Does Your Business Need a Mobile App?

In 2008, Apple launched its App Store, an online marketplace for software developers to offer their programs to users of the company’s iPhone. It created a flurry of activity among businesses big and small, as they all raced to get a piece of the action in this new craze. 

Apple’s own marketing campaigns declared “there’s an app for that” being the answer for almost any question or problem we could face in everyday life. The phrase even became part of common everyday conversations for a short while, helping to drive the huge number of downloads on devices that still hadn’t been bought by the majority of the public yet. 

As with all new technologies, most people and companies were still learning the best way to use them for the first few years of the App Store. During that time almost every business either built or at least explored the option of building a mobile application. However, many of these apps were only used once, or just a handful of times. 

In fact, the proportion of smartphone apps that were used a single time peaked in 2010, with a rate of 25%. 

At the same time, new web technologies such as HTML5 have matured, allowing designers and developers to create browser-based apps and websites that can be accessed on any device without the need to install software. 

Over the last decade, the industry has collectively built a better understanding of what scenarios lend themselves to apps and when it’s better to just use a website. 

If you’re unsure of what’s best for your business, these basic guidelines might help.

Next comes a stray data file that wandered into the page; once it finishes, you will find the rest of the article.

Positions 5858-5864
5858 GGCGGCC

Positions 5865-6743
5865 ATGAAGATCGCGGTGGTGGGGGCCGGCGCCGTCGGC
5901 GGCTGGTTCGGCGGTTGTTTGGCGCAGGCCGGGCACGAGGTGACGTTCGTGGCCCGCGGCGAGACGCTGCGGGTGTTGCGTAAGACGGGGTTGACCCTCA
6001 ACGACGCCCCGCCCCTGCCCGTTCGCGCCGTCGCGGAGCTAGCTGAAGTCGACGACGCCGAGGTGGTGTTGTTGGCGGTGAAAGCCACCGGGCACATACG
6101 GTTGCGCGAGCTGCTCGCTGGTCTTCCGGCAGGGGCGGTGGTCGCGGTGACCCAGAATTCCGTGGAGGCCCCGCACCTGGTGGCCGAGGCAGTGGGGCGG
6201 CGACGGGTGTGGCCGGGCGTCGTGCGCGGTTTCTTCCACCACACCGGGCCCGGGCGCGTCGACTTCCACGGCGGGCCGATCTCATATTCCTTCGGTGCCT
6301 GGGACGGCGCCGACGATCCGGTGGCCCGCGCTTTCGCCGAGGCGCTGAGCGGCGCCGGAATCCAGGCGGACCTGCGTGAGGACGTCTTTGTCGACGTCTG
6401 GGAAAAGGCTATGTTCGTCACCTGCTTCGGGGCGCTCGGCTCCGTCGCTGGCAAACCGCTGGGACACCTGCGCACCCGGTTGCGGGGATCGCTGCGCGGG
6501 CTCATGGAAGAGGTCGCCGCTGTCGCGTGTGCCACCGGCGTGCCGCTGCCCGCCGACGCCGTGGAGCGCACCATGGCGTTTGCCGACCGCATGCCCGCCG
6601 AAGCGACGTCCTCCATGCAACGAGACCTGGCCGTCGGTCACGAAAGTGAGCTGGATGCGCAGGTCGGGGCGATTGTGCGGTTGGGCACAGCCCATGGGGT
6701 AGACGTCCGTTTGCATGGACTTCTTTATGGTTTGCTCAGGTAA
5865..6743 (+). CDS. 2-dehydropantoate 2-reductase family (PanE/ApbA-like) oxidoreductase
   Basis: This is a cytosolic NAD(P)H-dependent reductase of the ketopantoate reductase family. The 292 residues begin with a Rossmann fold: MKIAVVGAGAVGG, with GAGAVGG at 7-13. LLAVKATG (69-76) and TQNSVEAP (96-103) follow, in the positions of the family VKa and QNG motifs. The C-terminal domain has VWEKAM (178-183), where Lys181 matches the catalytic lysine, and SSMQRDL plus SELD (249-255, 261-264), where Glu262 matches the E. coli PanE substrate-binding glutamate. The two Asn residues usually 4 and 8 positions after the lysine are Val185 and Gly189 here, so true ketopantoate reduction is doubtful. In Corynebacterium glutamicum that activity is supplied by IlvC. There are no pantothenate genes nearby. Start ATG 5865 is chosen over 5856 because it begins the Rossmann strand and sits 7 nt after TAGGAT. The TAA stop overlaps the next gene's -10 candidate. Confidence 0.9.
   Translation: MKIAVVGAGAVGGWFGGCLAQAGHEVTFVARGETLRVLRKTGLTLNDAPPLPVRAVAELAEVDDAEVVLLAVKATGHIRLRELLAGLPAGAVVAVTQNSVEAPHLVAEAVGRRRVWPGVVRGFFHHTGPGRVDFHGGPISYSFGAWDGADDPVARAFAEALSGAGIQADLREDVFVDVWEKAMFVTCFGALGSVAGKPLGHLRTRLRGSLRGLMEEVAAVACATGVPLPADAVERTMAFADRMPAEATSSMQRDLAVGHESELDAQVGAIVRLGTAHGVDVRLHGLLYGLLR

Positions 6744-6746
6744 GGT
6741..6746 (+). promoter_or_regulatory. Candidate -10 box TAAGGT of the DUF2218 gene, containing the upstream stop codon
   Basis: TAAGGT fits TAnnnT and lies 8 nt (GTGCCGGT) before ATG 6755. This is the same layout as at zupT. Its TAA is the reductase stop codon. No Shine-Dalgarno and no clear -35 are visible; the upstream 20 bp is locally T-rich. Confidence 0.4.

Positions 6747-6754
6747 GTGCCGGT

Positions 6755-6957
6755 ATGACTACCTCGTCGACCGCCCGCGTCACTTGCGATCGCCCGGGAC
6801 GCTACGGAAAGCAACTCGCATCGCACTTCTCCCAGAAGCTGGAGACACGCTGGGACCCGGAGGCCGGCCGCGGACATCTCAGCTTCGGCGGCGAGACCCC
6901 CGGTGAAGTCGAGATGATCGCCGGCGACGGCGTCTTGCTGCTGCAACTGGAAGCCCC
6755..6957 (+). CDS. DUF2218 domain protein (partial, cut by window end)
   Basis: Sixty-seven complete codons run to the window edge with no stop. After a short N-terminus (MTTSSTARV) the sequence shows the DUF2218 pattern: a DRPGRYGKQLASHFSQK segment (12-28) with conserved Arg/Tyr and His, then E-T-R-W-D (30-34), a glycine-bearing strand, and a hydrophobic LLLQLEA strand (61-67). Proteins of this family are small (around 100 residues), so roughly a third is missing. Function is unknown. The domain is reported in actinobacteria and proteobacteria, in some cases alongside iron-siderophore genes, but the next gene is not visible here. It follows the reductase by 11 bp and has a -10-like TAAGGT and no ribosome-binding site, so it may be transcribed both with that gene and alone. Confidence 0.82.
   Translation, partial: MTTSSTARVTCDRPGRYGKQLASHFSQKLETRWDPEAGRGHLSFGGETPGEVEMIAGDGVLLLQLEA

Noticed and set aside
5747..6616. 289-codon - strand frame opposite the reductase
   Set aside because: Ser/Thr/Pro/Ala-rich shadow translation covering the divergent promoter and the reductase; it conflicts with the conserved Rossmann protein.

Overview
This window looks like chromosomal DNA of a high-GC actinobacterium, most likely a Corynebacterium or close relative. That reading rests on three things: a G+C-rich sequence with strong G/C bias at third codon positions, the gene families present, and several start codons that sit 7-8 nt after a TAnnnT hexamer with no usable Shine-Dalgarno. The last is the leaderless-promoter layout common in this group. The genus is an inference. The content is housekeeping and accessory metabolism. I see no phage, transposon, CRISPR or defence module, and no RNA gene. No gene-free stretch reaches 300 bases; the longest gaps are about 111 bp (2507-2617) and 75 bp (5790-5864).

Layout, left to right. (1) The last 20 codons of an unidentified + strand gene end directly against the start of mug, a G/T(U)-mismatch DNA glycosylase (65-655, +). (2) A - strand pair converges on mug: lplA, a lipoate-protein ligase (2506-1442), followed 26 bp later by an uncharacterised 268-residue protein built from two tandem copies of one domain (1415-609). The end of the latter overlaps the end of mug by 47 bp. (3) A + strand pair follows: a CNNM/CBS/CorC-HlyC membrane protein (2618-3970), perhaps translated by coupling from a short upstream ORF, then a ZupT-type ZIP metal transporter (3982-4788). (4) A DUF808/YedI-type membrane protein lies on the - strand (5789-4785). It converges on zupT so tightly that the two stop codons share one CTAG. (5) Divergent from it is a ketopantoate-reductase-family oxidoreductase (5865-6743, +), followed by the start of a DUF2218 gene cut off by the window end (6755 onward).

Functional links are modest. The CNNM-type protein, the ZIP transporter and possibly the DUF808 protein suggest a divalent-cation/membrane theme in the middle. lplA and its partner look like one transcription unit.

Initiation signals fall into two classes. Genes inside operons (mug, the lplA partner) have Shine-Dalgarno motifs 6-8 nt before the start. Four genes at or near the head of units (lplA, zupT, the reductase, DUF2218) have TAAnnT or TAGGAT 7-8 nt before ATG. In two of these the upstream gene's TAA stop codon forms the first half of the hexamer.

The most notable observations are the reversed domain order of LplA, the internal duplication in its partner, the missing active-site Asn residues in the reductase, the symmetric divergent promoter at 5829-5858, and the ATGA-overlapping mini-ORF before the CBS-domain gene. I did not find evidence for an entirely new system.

Full Screen Mode

If you don’t need to use all of the smartphone’s screen real estate or have your content viewed in landscape, then you may not need to use an app. While it is technically possible to make a web app run on full screen, particularly when viewing a video, it is usually better to do it with an app. 

Mobile games are one of the most common apps that run in full-screen mode as it provides for a better playing experience and it prevents the user from accidentally closing the app or opening the notification center. For games like PokerStars and Call of Duty, this allows their mobile versions to closely reflect the playing experience of their PC titles. 

Access Native Functionality

Modern smartphones have a lot of hardware sensors, including GPS, accelerometers, proximity sensors, front and back cameras, and more. These can help enhance the functionality of a mobile app. 

For example, navigation apps use the GPS sensor to get your location and detect your speed. It will also use the light sensor on the front to detect how much ambient light there is, switching between light or dark modes to prevent you from being dazzled while driving. 

Similarly, apps like AR Ruler use the phone’s camera to let the user measure objects. Again, while camera access is possible through a web browser, AR functionality is much more difficult in this context. 

Regular Access

Apps are also good for when a user is likely to access them regularly, such as a shopping app like Amazon or a social media app like Facebook or Twitter. In contrast, a bed store is unlikely to find its app being accessed regularly since its customers are not going to be shopping with them frequently. 

An app makes it easier for a user to stay logged in than a mobile website because browser cookies will either expire or be cleared by the user’s privacy settings. 

Apps that are regularly accessed typically send push notifications to users which is much easier than through a web browser.


Mobile websites are much cheaper and easier to create so they should be the default choice for a business, however, apps may be more suitable in scenarios where any of the above features and functionality are required. 

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Hello friends, I am Rahul, chief editor of HubsAdda. Talking about Tech. I enjoy learning new things related to technology. I love coding ?

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